tubular upper end portion 329, and an upper flange 330. Packing 333 and a junk ring 334 encircle the lower end portion of the body and are held thereon by a retaining ring 335. The body of the adapter also has a duct 336 having a lower end 337 which opens into an annular channel 338 surrounding the longitudinal bore and an upper end 340 which opens out of the adapter. The duct is plugged at 342. A master valve-control line 344 is connected to the upper end 346 of the duct 336 and is attached to the flow line for extension therewith to a remote control station, not shown, but often on an adjacent shore. A flow line valve 346 is connected in the flow line. Further, an hydraulic clamp 347 is mounted on the adapter body for clamping the lower flange 326 of the adapter to the upper flange 88 of the wellhead.
The adapter 320 also includes a lower sleeve 358 (FIG. 6B) that has an upper end 351 threaded into the longitudinal bore 323 of the adapter 323, a lower end 352, a longitudinal duct 354 having an upper end 356 in fluid communication with the adapter channel 338 and a lower laterally opening end 357. This duct is also plugged at 358 below the lower end 357. O-rings 360 encircle the lower end of the sleeve above and below the lower end 357 of the duct, and O-rings 362 encircle the upper end of the sleeve above and below the upper end 356 of the duct 354. It is to be noted that the sleeve has an outside diameter slightly less than the maximum diameter of the annulus 285 between the outer body 182 and the inner housing 240 and an inside diameter slightly greater than the minimum diameter of the annulus.
Horizontal brackets 376 (FIG. 7) are secured to the body 322 of the adapter 320 and project outward therefrom, and guide tubes 371 are mounted on these brackets and slidably receive the cables 31 of the guide system 110.
A running string 380 is employed for lowering the flow line adapter 320 and the flow line 321. Interconnecting this running string and the flow line adapter are, successively from the top down, a running string connector 381, a bottom hole test adapter 382, a swab valve 333, and a swab valve adapter 384, and an hydraulically actuated clamp 385, the latter being connected to the upper flange 33%) of the flow line adapter. Horizontal brackets 383 project out from the connector 381, and tubes 389 on these brackets receive the guide cables 31. Similarly, brackets 39th are provided on the swab valve, and guide tubes 391 on these brackets receive the cables. After the flow line adapter has been guided into proper position, it is clamped to the wellhead. In this position the lower end 352 of the sleeve 35% is slidably fitter into the annulus 285. The parts are dimensioned so that when the lower end 352 of the sleeve 35% is slidably fitted into flange 88 of the wellhead, the lower end 357 of the sleeve duct 354 registers with the hanger channel 138 that leads into the upper end of the hanger duct a). It is significant, therefore, that when the flow line adapter, the tubing hanger 176, and the tubing string 175 including the master control valve 361 are assembled as de scribed, fluid communication is established between the master valve-control line 344 and the control tube 304 on the master valve; this communication is established primarily through the ducts 200, 255, 336 and 354 which are located internally of the tubing hanger and the adapter.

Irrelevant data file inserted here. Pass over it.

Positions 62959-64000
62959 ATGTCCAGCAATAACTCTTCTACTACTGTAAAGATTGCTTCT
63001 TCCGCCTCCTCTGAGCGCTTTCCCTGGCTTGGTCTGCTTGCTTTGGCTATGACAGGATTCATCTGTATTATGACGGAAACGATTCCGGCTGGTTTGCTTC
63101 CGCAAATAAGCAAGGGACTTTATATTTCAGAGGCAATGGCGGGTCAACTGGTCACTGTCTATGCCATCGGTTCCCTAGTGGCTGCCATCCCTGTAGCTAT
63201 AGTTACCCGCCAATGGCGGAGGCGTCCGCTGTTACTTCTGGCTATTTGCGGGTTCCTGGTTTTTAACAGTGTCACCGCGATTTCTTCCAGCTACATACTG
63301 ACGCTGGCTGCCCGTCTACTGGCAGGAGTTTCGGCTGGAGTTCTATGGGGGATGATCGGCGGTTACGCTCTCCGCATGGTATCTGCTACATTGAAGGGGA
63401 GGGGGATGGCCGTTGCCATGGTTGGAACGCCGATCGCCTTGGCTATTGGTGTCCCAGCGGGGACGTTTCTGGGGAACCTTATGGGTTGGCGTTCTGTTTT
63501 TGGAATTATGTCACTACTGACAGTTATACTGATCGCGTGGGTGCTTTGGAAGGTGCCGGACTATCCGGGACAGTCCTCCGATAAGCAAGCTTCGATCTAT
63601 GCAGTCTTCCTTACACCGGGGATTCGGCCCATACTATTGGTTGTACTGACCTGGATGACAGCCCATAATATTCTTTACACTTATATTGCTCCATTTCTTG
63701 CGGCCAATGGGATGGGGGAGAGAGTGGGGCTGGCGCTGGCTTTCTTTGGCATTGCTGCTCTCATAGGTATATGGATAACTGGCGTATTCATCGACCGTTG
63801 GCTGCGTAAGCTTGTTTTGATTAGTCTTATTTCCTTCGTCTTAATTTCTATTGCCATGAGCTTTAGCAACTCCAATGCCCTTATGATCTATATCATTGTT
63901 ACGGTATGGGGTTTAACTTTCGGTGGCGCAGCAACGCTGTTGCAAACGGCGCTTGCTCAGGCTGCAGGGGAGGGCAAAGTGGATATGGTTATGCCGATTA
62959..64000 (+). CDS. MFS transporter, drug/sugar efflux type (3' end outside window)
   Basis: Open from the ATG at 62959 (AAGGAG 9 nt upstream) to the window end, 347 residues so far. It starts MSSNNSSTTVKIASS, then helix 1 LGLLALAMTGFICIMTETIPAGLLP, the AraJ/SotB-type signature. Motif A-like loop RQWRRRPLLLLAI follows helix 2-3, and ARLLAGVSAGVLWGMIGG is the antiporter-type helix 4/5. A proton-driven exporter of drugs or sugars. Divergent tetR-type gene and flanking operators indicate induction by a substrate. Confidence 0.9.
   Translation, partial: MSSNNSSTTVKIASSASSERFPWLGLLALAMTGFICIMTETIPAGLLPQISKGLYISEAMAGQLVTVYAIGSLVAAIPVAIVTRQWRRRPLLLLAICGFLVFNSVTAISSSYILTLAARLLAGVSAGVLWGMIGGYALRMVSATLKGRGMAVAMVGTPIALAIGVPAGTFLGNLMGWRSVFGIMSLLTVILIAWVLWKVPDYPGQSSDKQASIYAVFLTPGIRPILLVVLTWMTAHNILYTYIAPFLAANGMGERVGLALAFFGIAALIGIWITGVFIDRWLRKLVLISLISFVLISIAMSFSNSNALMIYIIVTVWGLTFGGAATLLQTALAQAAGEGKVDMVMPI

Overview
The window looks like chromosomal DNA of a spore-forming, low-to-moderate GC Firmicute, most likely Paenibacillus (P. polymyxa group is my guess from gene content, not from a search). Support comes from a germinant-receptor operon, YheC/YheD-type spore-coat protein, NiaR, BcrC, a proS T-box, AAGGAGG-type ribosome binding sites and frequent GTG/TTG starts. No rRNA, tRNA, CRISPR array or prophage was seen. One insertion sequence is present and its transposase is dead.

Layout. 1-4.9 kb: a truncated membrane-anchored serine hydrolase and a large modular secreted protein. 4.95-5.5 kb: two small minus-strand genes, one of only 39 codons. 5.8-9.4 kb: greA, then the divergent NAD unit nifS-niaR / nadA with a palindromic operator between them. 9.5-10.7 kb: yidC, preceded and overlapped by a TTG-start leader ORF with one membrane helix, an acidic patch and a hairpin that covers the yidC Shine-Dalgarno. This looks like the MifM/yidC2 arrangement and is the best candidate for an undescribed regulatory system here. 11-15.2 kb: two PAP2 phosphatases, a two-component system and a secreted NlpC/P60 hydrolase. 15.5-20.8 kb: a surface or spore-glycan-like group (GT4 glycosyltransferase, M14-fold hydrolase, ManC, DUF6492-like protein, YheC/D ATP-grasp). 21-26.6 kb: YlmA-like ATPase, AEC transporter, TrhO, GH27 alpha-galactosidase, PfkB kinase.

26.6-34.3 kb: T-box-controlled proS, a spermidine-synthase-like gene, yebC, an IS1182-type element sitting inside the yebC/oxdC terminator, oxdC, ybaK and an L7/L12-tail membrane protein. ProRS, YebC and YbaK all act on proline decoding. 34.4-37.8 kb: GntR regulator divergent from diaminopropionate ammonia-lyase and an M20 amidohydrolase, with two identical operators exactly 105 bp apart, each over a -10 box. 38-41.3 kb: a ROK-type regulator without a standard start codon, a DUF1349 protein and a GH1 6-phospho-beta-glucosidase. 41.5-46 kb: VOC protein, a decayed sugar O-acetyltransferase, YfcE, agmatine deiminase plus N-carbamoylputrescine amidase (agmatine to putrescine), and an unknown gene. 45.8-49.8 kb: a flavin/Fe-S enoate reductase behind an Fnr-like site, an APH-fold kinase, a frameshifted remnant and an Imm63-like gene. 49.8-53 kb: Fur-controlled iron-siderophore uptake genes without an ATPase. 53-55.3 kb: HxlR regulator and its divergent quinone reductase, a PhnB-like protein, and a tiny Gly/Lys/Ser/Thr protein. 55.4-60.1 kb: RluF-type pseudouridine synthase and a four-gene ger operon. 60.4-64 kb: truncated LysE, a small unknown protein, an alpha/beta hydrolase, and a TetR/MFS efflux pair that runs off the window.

In order to place the well into a producing condition, the swab valve 383 (FIG. 7) is closed and the master control valve 331 is opened. Fluid under pressure is supplied through control line 344 which conducts this fluid into the adapter duct 336 from where it travels into ducts 354, 230 and 255 and then through coupling 306 into the master valve 331. This fluid pressure opens the master control valve whereby oil flows from the tubing string 175 through the wellhead into the flow line 321. If necessary, the well can first be swabbed to bring it into a flowing condition, in a well-known manner. With the swab valve closed, however, the running string 330 and its connector 381 are removed to the surface of the water.
In the ninth step of the method, an adapter plug running tool 395 (P16. 8) carrying a bottom hole test adapter plug 396 is connected to the running string 380. This plug, which has an upper fishing neck 397, is held in the running tool by a shear pin 398. Brackets 399 project from the plug tool for connecting it to the guide system 110. The plug is lowered and connected to the bottom hole test adapter 382. As the weight of the running string 380 bears down on the plug 396, the shear pin 398 is broken thereby disconnecting the running tool from the plug 396, and allowing the running string and tool to be removed upward from the plug. The guide cables 31 are connected to a buoy cable, not shown, and are lowered to the ocean floor.
If it is subsequently desired to rework or service the weil, including removing the tubing string 175, the flow line valve 346 (FIG. 8) is closed and fluid pressure in the master valve-control line 344 is discontinued thereby causing the master valve 301 to close. Next the plug 396 is removed with an appropriate fishing tool, not shown, but well known in the art. Furthermore, the swab valve 383 and associated adapter 384 are disconnected from the flow line adapter 320 and raised to the surface on a running tool, not shown.